YOUTH, gender or background should not make any difference when it comes to being paid fairly, says the national agency for youth work, YouthLink Scotland, a supporter of the Living Wage.

“Receiving a fair wage for the work you do should be a given in a modern society, regardless of your gender, background or age,” said the agency’s Sarah Paterson. “That principle of equality is what powers our organisation and the youth work sector we represent, so becoming an accredited Living Wage employer did not require any debate.”

Paterson points out that Scots are living in a significant moment in history which will determine their country’s place in the UK and its part on the world stage. This, she says, will bring “stark choices” with regard to the labour market and, linked to that, the health and wellbeing of the nation and, crucially, the nation’s young people.

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“Considering our young people will be shaping our nation long after many of us are gone, we need to give them a foundation of equality so they can continue to build a vibrant society, one where everyone feels valued,” said Paterson.

Fundamental to this is equality of pay and of opportunity and as an employer, YouthLink Scotland strives, not just to meet the legal requirements on pay, but to go beyond this where possible.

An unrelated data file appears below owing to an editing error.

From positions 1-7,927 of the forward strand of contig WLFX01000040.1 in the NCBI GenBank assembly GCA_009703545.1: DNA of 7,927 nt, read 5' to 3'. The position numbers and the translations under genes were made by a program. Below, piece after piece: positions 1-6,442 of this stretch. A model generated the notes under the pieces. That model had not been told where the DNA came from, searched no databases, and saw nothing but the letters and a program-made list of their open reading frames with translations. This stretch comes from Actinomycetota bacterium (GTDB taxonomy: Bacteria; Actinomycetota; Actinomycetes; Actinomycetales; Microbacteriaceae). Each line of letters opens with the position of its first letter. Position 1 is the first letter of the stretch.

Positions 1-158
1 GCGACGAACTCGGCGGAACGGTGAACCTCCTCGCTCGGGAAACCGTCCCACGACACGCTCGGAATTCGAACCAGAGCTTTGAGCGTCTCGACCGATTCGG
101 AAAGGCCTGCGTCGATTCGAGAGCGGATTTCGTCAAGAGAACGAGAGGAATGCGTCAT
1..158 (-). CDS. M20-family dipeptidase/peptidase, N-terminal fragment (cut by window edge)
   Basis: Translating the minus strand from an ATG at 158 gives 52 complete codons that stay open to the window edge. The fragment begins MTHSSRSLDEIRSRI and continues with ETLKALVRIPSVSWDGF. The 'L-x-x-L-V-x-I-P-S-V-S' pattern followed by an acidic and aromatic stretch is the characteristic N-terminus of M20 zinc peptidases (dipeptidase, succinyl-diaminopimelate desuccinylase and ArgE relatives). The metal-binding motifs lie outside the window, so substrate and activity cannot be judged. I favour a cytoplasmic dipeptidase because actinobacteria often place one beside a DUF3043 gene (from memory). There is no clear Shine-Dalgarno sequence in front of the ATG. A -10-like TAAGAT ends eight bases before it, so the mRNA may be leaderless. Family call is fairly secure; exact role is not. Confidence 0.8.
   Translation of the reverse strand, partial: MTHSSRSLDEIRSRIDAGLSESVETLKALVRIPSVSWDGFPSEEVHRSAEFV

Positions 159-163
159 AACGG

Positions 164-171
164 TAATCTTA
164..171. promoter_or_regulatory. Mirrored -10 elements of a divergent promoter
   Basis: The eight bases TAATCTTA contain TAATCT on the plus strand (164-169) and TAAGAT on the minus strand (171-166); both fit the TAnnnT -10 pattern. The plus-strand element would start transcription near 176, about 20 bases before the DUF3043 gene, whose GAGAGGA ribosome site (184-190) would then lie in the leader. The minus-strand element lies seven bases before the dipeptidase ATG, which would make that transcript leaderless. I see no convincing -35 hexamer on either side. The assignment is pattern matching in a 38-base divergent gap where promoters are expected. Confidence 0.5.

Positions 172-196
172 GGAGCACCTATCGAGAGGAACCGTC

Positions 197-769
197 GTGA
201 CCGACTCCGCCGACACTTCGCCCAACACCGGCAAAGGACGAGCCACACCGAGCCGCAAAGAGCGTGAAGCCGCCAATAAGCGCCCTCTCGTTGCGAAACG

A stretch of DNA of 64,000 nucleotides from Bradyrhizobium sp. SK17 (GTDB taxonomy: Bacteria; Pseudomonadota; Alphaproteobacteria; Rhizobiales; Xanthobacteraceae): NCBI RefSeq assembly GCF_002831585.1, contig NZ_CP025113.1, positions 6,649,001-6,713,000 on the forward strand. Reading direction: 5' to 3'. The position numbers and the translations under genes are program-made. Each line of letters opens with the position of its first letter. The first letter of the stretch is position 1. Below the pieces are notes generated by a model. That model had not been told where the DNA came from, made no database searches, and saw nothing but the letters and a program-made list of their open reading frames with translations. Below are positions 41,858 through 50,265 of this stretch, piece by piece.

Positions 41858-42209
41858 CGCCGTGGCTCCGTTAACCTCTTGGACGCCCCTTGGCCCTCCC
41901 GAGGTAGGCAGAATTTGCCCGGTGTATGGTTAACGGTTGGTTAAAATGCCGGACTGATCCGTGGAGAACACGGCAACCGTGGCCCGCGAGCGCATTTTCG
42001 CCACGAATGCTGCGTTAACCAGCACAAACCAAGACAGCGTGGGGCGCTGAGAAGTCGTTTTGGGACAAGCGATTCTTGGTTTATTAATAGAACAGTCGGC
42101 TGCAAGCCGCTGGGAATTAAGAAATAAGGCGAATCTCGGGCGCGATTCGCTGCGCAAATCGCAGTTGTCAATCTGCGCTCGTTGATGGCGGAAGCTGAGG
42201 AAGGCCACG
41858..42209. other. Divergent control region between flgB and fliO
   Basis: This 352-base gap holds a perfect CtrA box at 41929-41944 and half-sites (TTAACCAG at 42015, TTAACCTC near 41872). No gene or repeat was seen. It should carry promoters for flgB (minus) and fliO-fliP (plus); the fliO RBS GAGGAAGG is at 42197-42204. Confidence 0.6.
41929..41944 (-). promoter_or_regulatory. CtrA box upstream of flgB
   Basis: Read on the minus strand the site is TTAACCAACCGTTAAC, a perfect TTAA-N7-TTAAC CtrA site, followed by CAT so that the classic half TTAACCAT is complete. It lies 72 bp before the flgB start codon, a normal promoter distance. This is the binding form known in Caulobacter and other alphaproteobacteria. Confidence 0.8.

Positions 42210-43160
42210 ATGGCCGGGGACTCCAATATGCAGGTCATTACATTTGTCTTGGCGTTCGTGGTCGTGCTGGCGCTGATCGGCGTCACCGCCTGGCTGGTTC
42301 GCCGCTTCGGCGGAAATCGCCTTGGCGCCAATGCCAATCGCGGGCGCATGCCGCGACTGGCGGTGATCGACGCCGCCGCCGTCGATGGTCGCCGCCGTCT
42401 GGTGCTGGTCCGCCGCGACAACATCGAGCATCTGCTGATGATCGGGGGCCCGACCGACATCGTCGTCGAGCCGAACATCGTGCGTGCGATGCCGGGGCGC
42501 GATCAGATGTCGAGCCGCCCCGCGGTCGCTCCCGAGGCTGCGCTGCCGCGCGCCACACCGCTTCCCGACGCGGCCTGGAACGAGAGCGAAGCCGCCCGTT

As a result, the organisation continues to assist young people in the workplace through various employment schemes, such as the Community Jobs Scotland programme, and to use its advocacy role to support all youth work organisations in their efforts to achieve that equality.

YouthLink Scotland believes, however, that more has to be done to end the age discrimination contained within the National Minimum Wage. “If Government is serious about valuing all young people then fair is fair – same work, should mean same pay,” said Paterson.

As a membership organisation, YouthLink Scotland champions the role and value of youth work, challenging government at national and local levels to invest in the development of the sector for the benefit of young people.

Paterson said: “Our vision is of a youth work sector for Scotland which offers sustainable, dynamic and accessible youth work opportunities that support young people to become successful learners, confident individuals, effective contributors, and responsible citizens,”

Fair pay is one way of valuing our future generations; so too is making sure young people have the skills employers need. Many are coming out of school with qualifications but not the employability skills that will lead them to employment, according to the organisation.

“Youth work activities and programmes have a unique role to play in delivering these types of skills to young people of all abilities but perhaps, in particular, to those for whom the traditional academic route has failed or faltered,” Paterson said.

“We would like to see more schools engage with our sector to raise achievement and attainment and we will continue to campaign for youth work to be an integral part of the education system. The voice of employers also needs to be properly heard as they tell us that soft skills are more important to them than formal qualifications.

“More dialogue is needed with the youth work sector to deliver what the jobs market requires of our young people and to ensure they are supported in their attainment at school.”